In this month's Policy Review, Paul Hill chronicles one key element of Britain's two-decade old education reform strategy, one that does an imaginative job of blending private largesse, innovation and management expertise with public education. As Tony Blair has built atop a foundation of Thatcher-era reforms, he has boosted  the popular program of  "specialist schools" (secondary schools with an emphasis on engineering, arts, math, etc.) by offering prospective schools onetime government grants of ??100,000 to convert to specialist status, dependent upon the school raising ??50,000 in private donations. Sixty percent of English secondary schools are now specialist schools, and the number continues to grow. The Specialist Schools Trust, a nonprofit organization that receives government contracts but remains a private firm, oversees this fleet of educational institutions and works to support and expand the good ones while weeding out the failures. Hill writes that England was uniquely prepared for the competition in education that specialist schools bring. It has a national curriculum, which necessitates core subjects and thus allows specialization, as well as a national testing system that serves to hold all schools accountable for their results. Moreover, school governance is highly devolved, with principals controlling teacher hiring and firing and ninety percent of school funding. Thus, parents (and communities, benefactors, etc.) can easily judge and choose schools on objective and uniform criteria, and principals have freedom to adapt to individual circumstances. When debating these reforms, Blair heard the same criticism from his own Labour party that choice opponents level in the U.S., yet he persevered and seems to have proven the naysayers wrong.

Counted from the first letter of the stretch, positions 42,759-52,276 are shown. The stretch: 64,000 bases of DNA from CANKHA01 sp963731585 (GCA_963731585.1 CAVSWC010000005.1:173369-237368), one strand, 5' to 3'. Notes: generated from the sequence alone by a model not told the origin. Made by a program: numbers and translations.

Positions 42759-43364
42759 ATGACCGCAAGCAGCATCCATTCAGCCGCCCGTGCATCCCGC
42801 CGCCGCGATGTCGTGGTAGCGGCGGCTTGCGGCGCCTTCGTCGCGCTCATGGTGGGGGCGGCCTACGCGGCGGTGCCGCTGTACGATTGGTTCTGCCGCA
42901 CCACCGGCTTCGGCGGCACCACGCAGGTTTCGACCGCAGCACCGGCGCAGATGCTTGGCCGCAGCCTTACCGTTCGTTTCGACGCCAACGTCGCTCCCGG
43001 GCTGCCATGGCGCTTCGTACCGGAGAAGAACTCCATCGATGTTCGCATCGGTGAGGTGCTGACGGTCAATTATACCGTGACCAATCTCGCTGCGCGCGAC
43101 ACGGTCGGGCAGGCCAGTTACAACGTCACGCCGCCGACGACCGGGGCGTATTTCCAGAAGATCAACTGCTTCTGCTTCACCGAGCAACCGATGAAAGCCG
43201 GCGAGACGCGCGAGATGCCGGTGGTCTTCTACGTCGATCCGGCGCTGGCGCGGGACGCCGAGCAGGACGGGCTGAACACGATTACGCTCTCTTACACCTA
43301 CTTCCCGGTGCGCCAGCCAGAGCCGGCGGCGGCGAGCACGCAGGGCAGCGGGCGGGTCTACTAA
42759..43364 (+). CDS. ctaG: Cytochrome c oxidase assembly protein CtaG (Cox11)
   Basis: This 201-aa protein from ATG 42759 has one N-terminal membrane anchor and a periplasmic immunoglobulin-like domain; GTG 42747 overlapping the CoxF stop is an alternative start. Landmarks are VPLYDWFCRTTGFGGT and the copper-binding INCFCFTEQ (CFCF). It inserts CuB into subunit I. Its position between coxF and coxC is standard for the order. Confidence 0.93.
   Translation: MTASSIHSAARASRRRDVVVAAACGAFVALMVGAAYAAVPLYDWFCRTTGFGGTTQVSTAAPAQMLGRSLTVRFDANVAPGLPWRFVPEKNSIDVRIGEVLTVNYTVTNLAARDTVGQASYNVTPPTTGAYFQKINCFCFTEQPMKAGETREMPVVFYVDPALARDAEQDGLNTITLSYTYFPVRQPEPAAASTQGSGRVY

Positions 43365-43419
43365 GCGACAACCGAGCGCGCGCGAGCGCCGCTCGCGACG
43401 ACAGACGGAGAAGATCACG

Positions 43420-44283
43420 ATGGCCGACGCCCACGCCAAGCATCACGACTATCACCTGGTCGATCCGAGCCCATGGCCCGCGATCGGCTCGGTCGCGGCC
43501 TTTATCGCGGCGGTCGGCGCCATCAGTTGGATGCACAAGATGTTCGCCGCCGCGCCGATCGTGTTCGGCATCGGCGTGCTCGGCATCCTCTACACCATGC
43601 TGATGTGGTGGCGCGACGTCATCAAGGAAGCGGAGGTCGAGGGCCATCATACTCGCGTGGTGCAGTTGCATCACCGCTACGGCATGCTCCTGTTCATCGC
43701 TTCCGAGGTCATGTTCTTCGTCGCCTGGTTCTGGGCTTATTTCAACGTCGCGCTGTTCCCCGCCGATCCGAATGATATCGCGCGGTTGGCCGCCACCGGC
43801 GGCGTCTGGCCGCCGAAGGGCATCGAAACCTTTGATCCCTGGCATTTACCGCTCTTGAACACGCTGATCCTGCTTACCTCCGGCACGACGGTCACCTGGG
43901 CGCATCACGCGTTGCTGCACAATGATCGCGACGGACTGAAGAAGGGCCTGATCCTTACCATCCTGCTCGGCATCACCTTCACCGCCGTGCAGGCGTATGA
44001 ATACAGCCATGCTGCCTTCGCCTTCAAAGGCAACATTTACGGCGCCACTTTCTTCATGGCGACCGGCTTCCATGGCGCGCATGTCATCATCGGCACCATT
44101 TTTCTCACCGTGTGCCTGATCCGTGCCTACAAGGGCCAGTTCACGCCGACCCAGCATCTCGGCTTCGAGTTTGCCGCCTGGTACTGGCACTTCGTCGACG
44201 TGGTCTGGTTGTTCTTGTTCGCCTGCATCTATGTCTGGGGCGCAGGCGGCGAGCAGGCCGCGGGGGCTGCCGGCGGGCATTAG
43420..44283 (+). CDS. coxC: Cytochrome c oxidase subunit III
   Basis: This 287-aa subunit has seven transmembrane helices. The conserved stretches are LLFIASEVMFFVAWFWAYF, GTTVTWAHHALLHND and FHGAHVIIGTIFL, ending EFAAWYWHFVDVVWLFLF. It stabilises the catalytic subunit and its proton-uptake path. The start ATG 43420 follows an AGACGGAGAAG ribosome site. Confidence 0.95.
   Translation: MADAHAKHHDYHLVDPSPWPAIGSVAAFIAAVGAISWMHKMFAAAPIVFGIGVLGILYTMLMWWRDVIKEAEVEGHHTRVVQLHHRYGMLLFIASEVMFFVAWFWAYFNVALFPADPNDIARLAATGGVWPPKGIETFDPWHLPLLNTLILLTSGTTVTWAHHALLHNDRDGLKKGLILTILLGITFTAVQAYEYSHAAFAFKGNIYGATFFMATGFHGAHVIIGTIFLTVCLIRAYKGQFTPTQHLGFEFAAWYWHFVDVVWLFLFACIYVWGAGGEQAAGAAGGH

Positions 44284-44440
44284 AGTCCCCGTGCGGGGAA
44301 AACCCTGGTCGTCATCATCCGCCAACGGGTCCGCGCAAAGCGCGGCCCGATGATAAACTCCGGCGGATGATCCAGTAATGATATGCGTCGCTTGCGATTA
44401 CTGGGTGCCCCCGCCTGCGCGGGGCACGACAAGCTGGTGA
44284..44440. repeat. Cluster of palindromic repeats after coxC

"Lessons from Blair's school reforms," by Paul T. Hill, Policy Review, June and July 2005

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